I’ll never forget a young man looking for a job that I interviewed on behalf of friends. He showed up at my Wall Street office wearing a sports coat. If he had done any homework, he would have known that if you want to get a job as a management trainee in a large bank, you dress the part and wear a suit. Again, had the kid been very bright but from the sticks, I would have cared less. (You can train people how to dress), but he was not. He was a born and bred New Yorker.

    Another place that I found what one wore made a difference, was on airplanes. I travelled a lot and, of course, even then people dressed down when they flew. Instead, I always wore a suit and tie. I may have looked weird, but, somehow, I seemed to get much better service that way, from upgrades to empty middle seats, to quicker and more pleasant on-ground and onboard attention, to fewer lines at airports.

    One last point, it is not how expensive your clothes are, but how you look in them that counts.

  4. Jeanne Byington Said:


    The other side of the coin was a young man who showed up to an interview at a hip ad agency dressed as his father told him to–in a suit–and he looked so out of place he wasn’t considered for the job before he’d said a word. The others were in jeans and tee shirts. I think the moral from both our examples is if you don’t know the dress code, ask someone who does.

    I agree that the clothes should fit the body and age of the wearer. And I agree that just because something is expensive doesn’t make a person necesarily look good in it. But cheap fabric and sloppy workmanship combined with lack of style on many inexpensive garments are beauty killers. I wear a Burberry raincoat for which I paid a fortune in London 30 years ago and I still love it and it shows very little wear. Frankly, while I’ve always had an eye for a bargain, I prefer well made things and these tend to cost more and last longer and I feel happier wearing them. Also, if you have a great figure you can usually get away with cheaper clothes.

  5. ASK Said:

    If I am invited to a special event, I start thinking about the clothes I’ll wear as soon as I receive the invitation…and frankly, I enjoy the process. What I regret about women in the public eye is that people (read: the media) criticize them for wearing the same thing twice. But if the Duchess of Cambridge can wear the same dress or jacket more than once, why can’t we all?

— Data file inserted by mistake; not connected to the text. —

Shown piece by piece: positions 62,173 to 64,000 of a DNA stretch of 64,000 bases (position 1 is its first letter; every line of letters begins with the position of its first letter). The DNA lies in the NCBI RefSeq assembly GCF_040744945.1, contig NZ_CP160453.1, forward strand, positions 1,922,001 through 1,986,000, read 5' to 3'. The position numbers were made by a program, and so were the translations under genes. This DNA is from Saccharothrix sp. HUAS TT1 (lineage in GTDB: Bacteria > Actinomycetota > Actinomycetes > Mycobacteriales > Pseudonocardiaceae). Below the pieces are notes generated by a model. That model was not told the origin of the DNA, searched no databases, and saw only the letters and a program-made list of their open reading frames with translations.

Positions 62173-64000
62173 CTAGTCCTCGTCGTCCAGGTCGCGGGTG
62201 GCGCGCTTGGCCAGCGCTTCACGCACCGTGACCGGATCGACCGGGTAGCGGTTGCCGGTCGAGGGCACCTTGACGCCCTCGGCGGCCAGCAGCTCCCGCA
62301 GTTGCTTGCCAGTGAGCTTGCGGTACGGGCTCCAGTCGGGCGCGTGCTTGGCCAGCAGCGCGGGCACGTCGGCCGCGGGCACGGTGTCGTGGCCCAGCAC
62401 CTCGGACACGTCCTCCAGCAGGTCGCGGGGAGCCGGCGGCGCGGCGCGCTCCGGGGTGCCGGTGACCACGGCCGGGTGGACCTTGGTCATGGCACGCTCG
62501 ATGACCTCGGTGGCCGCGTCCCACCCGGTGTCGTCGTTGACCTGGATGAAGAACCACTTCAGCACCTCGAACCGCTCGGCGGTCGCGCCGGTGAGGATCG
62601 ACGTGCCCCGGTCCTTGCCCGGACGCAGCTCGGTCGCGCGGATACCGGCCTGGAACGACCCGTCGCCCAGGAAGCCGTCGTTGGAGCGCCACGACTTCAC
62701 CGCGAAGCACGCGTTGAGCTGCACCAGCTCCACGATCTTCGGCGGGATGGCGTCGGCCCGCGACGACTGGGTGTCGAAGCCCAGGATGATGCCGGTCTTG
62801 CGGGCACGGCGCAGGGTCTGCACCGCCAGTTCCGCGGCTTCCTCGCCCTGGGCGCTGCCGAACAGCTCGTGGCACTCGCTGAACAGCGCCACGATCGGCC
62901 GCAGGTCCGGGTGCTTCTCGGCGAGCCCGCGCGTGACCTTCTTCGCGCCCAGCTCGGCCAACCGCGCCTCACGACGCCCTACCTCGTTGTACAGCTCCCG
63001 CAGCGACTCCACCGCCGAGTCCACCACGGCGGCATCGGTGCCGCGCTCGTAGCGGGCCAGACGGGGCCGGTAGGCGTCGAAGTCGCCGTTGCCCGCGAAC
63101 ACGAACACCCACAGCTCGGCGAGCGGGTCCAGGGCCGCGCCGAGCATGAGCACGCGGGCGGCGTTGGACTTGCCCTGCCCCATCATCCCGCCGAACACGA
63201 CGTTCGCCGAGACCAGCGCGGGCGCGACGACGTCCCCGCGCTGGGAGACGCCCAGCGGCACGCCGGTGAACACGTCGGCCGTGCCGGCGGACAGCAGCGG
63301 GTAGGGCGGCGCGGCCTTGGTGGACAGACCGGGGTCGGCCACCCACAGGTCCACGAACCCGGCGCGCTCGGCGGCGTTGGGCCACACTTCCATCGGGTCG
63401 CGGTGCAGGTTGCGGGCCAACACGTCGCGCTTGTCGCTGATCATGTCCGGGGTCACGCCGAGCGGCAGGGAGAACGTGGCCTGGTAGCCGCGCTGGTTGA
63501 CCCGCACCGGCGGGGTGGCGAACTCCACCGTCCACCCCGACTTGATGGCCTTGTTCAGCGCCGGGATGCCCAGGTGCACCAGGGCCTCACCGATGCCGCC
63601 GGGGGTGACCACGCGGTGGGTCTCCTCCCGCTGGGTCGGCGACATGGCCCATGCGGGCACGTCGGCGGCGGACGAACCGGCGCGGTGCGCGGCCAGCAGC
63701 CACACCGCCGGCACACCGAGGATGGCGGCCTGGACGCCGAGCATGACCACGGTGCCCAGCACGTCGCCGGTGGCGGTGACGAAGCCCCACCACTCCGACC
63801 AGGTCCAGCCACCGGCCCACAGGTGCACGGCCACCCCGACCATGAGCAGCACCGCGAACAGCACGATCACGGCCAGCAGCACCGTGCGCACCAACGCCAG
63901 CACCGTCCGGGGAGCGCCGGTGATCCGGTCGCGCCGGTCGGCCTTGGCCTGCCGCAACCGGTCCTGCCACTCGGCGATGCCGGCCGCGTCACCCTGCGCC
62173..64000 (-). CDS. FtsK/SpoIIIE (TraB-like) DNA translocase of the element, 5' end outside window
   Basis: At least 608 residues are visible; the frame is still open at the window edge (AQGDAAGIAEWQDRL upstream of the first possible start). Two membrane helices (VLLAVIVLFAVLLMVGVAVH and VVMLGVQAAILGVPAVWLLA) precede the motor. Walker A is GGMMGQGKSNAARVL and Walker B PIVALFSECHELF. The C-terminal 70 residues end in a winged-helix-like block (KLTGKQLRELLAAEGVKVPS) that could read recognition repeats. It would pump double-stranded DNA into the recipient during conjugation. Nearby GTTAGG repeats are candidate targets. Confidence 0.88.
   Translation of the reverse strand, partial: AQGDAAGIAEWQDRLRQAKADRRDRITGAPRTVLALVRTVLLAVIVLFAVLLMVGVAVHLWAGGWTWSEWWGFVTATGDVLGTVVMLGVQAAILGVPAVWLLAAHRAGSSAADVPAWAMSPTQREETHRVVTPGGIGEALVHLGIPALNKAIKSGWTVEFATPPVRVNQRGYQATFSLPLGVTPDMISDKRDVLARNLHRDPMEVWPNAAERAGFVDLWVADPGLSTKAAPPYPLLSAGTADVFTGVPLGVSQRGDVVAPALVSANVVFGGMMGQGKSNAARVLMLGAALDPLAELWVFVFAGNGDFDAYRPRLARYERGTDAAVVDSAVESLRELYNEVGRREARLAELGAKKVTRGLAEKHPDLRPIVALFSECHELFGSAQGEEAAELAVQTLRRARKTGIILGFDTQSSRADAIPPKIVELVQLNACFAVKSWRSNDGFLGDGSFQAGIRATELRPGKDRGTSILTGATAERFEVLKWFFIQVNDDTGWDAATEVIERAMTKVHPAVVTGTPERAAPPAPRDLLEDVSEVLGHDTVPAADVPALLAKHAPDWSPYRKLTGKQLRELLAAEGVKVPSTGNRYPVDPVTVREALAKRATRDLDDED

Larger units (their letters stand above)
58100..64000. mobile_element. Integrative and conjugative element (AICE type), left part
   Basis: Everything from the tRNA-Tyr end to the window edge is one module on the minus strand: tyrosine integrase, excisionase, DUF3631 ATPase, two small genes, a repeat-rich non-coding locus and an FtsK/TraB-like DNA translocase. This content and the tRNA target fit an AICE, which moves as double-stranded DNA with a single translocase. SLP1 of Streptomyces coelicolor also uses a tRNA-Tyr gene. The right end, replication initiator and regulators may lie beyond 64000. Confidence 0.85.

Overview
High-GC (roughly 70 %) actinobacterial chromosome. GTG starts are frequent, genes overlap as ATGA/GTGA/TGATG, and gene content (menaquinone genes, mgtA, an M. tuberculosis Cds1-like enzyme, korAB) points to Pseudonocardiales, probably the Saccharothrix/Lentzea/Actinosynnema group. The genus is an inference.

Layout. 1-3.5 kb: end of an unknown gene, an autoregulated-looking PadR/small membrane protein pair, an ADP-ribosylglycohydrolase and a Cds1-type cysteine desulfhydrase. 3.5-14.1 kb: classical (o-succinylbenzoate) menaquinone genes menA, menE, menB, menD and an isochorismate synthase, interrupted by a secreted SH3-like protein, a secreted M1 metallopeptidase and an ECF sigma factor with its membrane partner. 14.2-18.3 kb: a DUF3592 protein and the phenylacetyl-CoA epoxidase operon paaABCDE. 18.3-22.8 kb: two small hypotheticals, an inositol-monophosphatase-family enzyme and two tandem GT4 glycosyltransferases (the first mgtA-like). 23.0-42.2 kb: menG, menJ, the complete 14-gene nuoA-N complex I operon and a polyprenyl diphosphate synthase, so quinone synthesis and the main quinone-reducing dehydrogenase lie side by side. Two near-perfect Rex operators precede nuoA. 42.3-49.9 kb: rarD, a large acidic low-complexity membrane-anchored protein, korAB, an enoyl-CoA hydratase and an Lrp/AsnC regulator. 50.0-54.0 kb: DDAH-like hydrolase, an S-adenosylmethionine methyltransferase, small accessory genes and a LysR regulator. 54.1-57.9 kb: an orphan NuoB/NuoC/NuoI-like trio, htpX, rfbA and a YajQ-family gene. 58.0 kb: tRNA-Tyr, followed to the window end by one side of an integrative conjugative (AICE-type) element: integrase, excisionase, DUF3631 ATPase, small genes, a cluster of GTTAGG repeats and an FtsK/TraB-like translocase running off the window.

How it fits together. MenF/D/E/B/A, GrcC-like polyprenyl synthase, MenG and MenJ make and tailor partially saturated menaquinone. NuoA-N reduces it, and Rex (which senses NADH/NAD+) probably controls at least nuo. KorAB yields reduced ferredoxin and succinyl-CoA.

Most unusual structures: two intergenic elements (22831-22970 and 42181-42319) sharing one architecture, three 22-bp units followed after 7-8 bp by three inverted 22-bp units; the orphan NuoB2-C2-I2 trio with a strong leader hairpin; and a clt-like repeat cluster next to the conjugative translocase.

6. Jeanne Byington Said:


    I’m with you. Early in my PR career you’d update your wardrobe according to the event you were running or attending. That would be the excuse for buying something new and you felt it was important to your client and the media that your outfit be new. It was such a relief to the pocketbook and schedule when this was no longer the case especially if you traveled to four day events and needed several changes of clothes throughout the day and evening.

    Hooray for the Duchess of Cambridge!

  7. Martha Takayama Said:

    Women are forever being judged by men,other women and even children much more on appearance and style, and beauty, than men, In the business or political world capabilities, presence and articulation are often secondary to appearance. Television, especially HD,can furnish too much information. Today we also have a large number of virtually interchangeable women who furnish news around the clock It often makes no difference who they are as long as they have the desired look of the moment.
    Choice of hair and clothing is used for short term classification on many levels for women more than men. Still planning an outfit or wardrobe appropriate to different occasions is more flexible than in the past. Personal vanity also plays a role. Men definitely have a much easier time. Navy blazers and chino or grey wool pants with or without a tie can take them myriad places.